Driving in a metropolitan area is expensive due to wasted gas and poor roads, study finds

Driving in the New York metropolitan area is expensive, primarily due to wasted gas from traffic and increased vehicle wear and tear from driving on rough roads, according to a recent study.

The study, published by TRIP, a Washington, D.C.-based transportation research group, highlights how burdened drivers are by poorly maintained roads and bridges, with crashes linked to road safety issues and congestion.

The number one cost of driving is congestion, with around 9 million motorists sitting in 92 hours of traffic a year and burning 38 gallons of gas a year as a result. Lost time and fuel cost each driver about $2,107 a year, according to the private nonprofit organization’s report.

Although there was a 45% drop in vehicle travel during the height of the pandemic in April 2020 compared to the same period in 2019, vehicle travel has rebounded to near pre-pandemic volumes. pandemic in October 2021.

The second highest driving expense comes from traveling on poorly maintained roads and bridges, leading to higher operating costs and faster vehicle depreciation.

The report found that in New York, 45% of major federal and state highways are in poor or poor condition. He revealed that 26% of this total is in poor condition and 19% is in poor condition.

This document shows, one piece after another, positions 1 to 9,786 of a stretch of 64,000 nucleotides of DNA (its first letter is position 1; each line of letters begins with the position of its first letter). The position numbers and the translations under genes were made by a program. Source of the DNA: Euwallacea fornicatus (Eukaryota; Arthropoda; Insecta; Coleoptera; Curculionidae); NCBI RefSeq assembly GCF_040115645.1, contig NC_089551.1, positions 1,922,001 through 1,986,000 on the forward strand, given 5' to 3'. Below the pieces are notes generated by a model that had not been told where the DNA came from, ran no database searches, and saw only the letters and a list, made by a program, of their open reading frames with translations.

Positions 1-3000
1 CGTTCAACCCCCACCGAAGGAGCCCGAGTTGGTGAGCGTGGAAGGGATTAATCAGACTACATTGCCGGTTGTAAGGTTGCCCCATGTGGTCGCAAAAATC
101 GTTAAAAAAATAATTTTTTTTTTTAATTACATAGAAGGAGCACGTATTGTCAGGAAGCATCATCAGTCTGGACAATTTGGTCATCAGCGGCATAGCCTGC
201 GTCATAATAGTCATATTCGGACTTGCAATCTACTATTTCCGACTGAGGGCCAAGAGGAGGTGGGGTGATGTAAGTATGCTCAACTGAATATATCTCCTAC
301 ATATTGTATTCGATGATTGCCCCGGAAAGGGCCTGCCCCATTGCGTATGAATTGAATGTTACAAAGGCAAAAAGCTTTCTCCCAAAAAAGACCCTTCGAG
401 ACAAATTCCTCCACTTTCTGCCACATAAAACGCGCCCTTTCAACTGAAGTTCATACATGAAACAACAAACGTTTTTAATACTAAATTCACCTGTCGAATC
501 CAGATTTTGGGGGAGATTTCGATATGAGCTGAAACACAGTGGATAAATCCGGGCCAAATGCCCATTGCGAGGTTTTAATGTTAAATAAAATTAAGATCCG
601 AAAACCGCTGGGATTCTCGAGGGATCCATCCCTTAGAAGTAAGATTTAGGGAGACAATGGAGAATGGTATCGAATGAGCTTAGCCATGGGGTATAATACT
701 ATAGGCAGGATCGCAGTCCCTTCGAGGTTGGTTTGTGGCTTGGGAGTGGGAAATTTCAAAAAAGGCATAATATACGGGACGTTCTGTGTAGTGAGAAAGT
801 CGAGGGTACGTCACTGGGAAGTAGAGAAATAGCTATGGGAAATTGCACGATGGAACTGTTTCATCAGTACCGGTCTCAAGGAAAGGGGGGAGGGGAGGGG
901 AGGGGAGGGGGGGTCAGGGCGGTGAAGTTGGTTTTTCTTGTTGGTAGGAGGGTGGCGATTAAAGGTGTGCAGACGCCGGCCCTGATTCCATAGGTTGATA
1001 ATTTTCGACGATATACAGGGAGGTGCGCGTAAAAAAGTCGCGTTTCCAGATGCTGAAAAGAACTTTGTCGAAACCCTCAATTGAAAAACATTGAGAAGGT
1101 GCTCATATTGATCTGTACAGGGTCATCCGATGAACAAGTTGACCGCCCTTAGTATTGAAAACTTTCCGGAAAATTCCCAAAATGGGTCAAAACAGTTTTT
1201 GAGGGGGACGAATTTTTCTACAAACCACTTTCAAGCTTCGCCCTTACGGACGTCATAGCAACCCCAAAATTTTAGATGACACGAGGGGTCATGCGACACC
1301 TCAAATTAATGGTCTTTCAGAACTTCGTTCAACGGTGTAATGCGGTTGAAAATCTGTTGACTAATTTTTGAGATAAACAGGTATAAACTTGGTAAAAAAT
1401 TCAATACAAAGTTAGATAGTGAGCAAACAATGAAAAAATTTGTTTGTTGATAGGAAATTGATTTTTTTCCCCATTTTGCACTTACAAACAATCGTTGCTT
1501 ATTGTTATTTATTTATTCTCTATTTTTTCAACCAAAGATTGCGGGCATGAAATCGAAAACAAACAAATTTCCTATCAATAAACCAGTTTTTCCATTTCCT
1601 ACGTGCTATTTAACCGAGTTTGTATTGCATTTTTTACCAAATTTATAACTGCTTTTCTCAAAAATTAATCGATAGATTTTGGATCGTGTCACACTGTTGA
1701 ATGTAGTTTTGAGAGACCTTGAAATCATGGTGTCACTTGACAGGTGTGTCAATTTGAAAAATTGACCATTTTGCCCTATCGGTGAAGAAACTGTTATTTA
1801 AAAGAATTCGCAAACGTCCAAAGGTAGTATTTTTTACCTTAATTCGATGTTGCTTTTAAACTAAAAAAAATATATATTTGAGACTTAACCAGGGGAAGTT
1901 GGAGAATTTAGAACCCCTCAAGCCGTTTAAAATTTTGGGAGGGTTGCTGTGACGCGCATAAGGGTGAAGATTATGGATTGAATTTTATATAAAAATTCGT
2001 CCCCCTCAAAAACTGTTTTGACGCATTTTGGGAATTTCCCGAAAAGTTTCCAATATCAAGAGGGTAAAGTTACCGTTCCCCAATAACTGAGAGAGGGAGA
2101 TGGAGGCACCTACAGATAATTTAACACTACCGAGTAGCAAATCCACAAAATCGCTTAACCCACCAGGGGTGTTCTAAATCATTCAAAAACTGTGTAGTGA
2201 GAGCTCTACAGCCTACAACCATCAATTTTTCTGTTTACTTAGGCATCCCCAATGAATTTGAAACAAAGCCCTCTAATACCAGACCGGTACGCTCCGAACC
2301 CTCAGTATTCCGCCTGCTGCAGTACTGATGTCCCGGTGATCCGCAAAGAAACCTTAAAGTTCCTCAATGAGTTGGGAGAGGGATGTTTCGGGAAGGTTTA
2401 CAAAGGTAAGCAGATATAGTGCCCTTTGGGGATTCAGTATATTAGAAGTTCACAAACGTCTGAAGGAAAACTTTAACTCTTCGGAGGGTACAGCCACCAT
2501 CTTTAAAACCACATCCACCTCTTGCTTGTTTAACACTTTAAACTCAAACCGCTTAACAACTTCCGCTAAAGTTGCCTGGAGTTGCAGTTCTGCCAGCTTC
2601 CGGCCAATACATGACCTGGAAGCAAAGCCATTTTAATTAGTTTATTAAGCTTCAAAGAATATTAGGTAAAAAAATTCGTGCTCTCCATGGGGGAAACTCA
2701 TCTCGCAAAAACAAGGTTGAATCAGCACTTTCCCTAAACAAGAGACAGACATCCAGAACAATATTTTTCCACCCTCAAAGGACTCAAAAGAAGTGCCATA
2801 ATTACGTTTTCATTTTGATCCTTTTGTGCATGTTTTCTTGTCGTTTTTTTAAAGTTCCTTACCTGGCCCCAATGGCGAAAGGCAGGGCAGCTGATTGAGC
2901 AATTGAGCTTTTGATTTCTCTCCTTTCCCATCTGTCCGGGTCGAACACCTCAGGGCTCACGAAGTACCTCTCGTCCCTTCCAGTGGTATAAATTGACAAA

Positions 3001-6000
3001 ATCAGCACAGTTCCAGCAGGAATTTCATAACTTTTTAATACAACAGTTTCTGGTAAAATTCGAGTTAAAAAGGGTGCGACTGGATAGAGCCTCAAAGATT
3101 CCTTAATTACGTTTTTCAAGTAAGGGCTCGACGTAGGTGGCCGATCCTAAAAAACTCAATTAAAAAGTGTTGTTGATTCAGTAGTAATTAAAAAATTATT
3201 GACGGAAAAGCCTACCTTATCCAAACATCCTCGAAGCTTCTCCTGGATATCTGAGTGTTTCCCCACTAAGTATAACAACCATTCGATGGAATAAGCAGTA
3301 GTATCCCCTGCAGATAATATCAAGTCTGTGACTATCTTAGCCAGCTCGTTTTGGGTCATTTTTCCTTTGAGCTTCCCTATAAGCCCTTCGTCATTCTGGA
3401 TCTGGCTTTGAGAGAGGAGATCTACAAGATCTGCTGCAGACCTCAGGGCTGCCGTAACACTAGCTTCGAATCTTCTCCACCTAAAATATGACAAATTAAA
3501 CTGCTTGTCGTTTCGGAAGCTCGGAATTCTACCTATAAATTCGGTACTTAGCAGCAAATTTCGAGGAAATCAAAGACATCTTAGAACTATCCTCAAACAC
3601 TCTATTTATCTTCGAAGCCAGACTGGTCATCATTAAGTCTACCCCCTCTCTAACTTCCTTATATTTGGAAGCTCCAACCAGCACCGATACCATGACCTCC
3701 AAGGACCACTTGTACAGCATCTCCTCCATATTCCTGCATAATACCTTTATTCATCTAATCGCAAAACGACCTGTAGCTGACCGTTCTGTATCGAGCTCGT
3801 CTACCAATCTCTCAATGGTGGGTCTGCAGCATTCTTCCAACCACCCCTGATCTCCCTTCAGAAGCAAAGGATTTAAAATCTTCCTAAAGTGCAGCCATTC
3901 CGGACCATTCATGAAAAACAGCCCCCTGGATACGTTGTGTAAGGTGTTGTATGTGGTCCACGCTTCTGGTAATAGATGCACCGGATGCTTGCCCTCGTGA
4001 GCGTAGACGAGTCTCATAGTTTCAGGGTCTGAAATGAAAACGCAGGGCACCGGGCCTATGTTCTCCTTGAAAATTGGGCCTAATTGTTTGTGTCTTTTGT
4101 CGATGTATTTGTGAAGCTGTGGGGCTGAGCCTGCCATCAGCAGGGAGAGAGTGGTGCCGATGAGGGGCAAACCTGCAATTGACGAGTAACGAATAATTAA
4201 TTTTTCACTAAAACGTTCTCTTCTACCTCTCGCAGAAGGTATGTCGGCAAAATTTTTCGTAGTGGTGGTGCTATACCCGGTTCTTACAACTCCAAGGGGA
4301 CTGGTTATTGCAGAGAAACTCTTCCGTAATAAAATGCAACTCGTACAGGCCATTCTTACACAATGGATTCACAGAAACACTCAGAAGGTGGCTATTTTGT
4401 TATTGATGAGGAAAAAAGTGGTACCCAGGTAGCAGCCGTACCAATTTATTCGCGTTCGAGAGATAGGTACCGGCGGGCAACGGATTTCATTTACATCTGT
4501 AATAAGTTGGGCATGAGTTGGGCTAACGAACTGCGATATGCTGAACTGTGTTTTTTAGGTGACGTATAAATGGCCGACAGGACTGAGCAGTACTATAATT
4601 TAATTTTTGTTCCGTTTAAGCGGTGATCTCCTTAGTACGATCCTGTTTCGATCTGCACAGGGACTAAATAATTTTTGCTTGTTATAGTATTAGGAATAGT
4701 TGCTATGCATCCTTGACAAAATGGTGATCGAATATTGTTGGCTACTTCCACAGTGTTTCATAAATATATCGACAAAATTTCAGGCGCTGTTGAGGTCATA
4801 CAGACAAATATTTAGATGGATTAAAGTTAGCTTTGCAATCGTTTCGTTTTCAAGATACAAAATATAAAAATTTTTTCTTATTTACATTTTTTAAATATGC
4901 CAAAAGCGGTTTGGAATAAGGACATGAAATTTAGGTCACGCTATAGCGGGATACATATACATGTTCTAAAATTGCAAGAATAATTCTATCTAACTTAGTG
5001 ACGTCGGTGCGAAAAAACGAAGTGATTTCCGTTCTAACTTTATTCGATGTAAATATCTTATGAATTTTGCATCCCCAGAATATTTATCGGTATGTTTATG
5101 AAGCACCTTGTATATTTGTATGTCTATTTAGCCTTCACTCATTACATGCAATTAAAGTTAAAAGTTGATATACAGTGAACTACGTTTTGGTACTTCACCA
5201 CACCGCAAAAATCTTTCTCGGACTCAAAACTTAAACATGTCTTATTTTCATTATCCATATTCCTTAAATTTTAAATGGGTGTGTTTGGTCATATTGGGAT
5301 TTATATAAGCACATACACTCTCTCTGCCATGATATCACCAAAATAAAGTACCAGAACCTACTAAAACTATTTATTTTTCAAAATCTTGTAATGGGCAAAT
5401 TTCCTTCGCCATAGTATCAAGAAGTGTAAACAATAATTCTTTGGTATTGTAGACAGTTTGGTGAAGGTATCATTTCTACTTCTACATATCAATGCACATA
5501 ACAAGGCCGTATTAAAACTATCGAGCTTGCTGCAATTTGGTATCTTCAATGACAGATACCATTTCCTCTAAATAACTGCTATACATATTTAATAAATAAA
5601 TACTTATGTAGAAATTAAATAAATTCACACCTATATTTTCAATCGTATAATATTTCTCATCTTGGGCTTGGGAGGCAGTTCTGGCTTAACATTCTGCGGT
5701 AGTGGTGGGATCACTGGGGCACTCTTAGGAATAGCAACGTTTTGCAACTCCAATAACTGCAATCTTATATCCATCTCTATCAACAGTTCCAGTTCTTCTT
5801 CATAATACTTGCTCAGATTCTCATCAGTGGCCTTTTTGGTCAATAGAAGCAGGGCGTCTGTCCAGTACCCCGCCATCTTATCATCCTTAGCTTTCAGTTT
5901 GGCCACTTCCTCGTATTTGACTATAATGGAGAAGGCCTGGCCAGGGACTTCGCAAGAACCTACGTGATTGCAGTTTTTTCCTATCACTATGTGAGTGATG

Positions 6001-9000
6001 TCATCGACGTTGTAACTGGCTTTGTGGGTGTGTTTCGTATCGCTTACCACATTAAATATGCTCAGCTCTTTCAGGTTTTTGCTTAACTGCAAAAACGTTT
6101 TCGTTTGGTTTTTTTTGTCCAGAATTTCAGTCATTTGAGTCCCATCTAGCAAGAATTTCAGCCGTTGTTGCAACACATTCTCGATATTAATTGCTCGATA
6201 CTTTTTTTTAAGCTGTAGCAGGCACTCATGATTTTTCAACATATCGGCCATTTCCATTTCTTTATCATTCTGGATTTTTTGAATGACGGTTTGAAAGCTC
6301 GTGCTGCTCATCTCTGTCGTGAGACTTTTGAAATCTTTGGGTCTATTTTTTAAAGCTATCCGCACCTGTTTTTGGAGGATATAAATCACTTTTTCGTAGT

Ten percent of bridges maintained locally and by New York State were rated as poor or structurally deficient. This costs drivers about $759 per year, according to the study.

Pavements in poor condition “show visible signs of deterioration, including potholes, cracks or ruts, and frequently exhibit deterioration of the subbase of the pavement, which will often require costly reconstruction”, indicates the report.

Finally, drivers are also affected by the financial cost of traffic accidents, attributable at least in part to inadequate road safety measures. Road crashes, at least in part related to a lack of adequate road safety devices, resulted in economic costs of $4.6 billion and cost drivers an average of $326 per year.

“A lack of adequate investment has significant costs to the public in terms of reduced safety, reduced reliability and increased operating costs. It is essential that we make the necessary investments to have a safe, reliable and well-maintained system,” said TRIP Policy and Research Director Rocky Moretti.

Moretti pointed to the Federal Infrastructure Investment and Jobs Act, passed by Congress in November, as a step in the right direction.

Marc Herbst, executive director of the Long Island Contractors’ Association, a construction trade group, said he will continue to advocate for better and safer roads for Long Island.

“TRIP’s report once again underscores the desperate need for continued funding for our roads, highways and bridges on Long Island. The numbers speak for themselves,” Herbst said.

In total, the study determined that drivers lose $3,192 per year due to rough roads, traffic jams and inadequate road safety features.

TRIP compiled data from several agencies, including the National Highway Safety Administration, the US Department of Transportation and the Texas Transportation Institute.

Richard L. Militello